Thursday, December 06, 2018

Bathroom, Part 10

Here we are, nearly a year after beginning the bathroom project. Another Thanksgiving come and gone, turkey and plumbing inexorably intertwined. And while the room is not done, we have made great progress.

There are walls and a door that opens completely. I can use the lights and the outlets and the bathtub. Yet to come: the shower, one more ceiling light, and the additional HVAC. That last one is a doozy, and I don't even like to think about it because I fear it will cost far more money than I have spent thus far on the entire bathroom. And to distract myself, I will take many long hot baths in my new tub.

Tuesday, November 20, 2018


While I was traveling, my pets stayed with friends, each with a different family. This works out well for everyone, because one family likes cats, one family likes dogs, and the cat and dog don't really like each other. (Although Ada is perfectly trained to hide this fact, of course.)

Coincidentally, each family mentioned upon my return how much that pet had aged since their last visit. It's hard to see those changes when you interact with someone every day. Molly the cat is deaf and can't jump on laps anymore. She is not completely reliable about using her litter box, and sometimes she wobbles a bit when she walks. Until recently I thought she was twelve years old, which is probably upper-middle age for a cat, but a conversation with my mother reminded me that Molly is sixteen, which is definitely on the elderly side. If I had to guess, I'd say that Molly won't be around much longer.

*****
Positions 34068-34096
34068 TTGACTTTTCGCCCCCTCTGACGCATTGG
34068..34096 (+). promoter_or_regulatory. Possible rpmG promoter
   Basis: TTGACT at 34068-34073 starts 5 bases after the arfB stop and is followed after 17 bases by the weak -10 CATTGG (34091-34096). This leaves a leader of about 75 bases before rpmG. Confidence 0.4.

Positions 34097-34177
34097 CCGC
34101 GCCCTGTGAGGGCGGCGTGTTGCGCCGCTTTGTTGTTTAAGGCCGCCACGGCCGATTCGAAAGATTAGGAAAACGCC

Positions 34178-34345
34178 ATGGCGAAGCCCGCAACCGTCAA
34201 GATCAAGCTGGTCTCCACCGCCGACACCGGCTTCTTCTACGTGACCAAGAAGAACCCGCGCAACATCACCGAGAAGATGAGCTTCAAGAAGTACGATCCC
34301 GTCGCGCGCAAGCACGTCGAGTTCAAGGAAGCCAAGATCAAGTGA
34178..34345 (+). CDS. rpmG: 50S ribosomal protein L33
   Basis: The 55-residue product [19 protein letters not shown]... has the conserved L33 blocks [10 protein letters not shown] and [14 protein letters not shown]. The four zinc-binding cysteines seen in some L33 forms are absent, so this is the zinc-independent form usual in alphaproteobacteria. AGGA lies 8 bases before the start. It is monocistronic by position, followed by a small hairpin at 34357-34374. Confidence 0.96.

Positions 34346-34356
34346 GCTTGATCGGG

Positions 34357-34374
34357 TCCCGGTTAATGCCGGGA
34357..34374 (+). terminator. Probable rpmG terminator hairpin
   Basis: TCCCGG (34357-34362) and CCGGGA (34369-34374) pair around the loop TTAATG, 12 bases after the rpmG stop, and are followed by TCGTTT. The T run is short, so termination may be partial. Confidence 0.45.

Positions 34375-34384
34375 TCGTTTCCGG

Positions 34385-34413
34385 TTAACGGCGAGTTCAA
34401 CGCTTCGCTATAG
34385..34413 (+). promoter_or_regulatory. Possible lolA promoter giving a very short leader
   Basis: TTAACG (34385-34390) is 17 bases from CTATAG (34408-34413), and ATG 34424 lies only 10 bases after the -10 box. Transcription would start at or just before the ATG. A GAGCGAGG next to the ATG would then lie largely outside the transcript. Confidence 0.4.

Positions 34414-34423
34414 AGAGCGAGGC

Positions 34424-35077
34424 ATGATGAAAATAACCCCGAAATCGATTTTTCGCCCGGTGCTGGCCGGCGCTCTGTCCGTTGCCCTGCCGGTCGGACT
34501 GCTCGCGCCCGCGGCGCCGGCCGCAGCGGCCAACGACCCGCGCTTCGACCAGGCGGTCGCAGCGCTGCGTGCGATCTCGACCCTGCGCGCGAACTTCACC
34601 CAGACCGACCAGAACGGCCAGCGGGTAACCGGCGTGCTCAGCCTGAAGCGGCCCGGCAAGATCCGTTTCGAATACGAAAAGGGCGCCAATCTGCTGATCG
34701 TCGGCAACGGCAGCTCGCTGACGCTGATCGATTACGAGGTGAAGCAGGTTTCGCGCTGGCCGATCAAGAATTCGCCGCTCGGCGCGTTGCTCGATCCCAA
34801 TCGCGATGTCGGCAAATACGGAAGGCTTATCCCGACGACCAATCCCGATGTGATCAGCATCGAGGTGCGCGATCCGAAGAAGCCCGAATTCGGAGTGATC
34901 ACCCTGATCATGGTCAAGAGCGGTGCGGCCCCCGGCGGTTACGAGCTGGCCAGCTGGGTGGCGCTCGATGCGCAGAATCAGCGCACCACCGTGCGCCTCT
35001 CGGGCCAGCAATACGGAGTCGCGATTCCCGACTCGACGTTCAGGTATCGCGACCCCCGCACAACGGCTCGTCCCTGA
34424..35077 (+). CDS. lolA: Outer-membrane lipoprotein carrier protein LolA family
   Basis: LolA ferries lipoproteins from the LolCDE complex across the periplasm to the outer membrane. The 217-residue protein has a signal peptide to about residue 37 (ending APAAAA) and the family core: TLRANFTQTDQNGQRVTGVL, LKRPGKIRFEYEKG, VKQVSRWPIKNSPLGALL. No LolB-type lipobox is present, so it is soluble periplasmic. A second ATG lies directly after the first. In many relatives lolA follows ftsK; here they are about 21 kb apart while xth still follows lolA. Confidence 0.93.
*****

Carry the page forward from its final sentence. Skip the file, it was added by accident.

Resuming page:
Ada the dog is most likely about nine years old. She's a mixed breed, aka a mutt, so it's harder to predict the length of her life, but it could be anywhere from ten to sixteen years. She is also nearly deaf, and now she cannot sniff or see quite as well as she used to. She has never been one for playing, but her frisky days occur less and less often.

Both pets appreciate a warm, cozy bed even more than they used to, and I'm trying to spend even more time appreciating them, for as long as I can.

Wednesday, November 14, 2018


This weekend in Amsterdam was the great meeting of the blogs. My cousin, AinA writes a private blog for friends and family, so we primarily keep in touch by commenting on each other's blogs. She visited me with her family this summer, and now I returned the favor.

Her girls fell in love with my pets during their previous visit, so we played plenty of "Ada and Molly." We also took a trip to the Hague, ostensibly to see a museum that turned out to be sold out, but really so I could indulge my love of train trips.

They made me feel very welcome, even finding an excellent vegan restaurant for us. Other than that, though, the meals were primarily bread-based, as that appears to be a requirement in the Netherlands.

After that, I was a good little tourist. In one day, I did a walking tour, visited five churches, listened to an opera concert, and ate frites, falafel, and Gl├╝hwein.